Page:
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Catherine BOBTCHEF - Paris School of Economics

Webinar and face-to-face

" Negative results in science : when disclosure hurts ” co-authored with Thomas Mariotti and Raphaël Levy
Abstract :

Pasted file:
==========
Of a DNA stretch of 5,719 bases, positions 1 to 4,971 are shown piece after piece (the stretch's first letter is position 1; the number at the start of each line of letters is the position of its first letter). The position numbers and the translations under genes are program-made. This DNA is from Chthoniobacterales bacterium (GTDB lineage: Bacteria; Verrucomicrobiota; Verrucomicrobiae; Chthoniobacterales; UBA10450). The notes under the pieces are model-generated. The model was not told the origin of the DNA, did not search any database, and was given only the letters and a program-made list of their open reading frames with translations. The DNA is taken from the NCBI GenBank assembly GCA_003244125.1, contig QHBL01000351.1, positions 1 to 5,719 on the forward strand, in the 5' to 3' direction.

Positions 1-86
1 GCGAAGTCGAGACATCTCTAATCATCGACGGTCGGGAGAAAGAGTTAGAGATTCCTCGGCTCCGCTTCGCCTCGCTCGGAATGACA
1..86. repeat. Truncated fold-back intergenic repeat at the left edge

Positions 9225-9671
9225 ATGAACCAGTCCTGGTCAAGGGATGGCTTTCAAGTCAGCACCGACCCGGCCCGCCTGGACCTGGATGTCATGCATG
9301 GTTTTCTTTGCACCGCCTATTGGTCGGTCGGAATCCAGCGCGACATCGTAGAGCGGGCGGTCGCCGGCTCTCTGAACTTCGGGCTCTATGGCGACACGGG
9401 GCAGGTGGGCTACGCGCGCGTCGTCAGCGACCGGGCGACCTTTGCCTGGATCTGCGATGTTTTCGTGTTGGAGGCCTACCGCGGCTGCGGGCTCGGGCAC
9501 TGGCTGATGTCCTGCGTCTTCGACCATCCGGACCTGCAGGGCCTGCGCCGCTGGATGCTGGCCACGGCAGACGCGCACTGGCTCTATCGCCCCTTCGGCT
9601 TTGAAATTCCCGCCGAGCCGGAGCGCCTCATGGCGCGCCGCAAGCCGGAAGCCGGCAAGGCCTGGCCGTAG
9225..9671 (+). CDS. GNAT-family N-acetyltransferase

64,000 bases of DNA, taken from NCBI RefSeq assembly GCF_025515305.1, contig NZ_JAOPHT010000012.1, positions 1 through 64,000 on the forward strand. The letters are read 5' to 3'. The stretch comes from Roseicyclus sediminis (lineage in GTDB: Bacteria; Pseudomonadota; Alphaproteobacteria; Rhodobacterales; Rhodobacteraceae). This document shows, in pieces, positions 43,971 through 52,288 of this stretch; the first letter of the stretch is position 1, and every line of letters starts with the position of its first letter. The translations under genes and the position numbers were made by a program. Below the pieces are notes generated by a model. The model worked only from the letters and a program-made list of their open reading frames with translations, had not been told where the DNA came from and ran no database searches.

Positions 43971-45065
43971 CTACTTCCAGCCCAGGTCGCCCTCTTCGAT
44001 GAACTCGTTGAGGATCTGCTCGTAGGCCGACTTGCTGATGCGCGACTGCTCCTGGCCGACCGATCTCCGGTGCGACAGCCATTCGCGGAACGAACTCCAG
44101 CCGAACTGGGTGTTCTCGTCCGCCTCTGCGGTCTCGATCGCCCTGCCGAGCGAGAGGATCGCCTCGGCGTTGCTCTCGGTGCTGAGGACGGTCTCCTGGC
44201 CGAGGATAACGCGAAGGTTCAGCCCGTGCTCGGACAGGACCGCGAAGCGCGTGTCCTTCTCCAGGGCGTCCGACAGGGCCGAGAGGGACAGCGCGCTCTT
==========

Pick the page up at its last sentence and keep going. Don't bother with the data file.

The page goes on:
Two firms receiving independent signals on a risky project with common value compete to be the first to innovate. We characterize the equilibrium of this preemption game in two alternative environments : (a) one where signals on the project are public, i.e., observed by the competitor, (b) one where signals are private. We show that firms tend to invest sooner when signals are public. First, firms then have more information, hence learn faster, which prompts investment, the more so when preemption concerns are strong. Second, private signals create a \textitwinner’s curse problem : investing first implies that the other firm has abstained from investing, possibly because she has privately received adverse information about the project. This tends to delay investment, as a firm wants to gather more evidence in support of the project as a compensation. We show that the equilibrium payoff is generically larger when signals are public. However, a planner who primarily cares about avoiding investment when it is inefficient sometimes prefers signals to be private, for false negatives are then less likely. This suggests that the mandatory disclosure of negative scientific results (making signals public) can be harmful from a social perspective when competition is strong.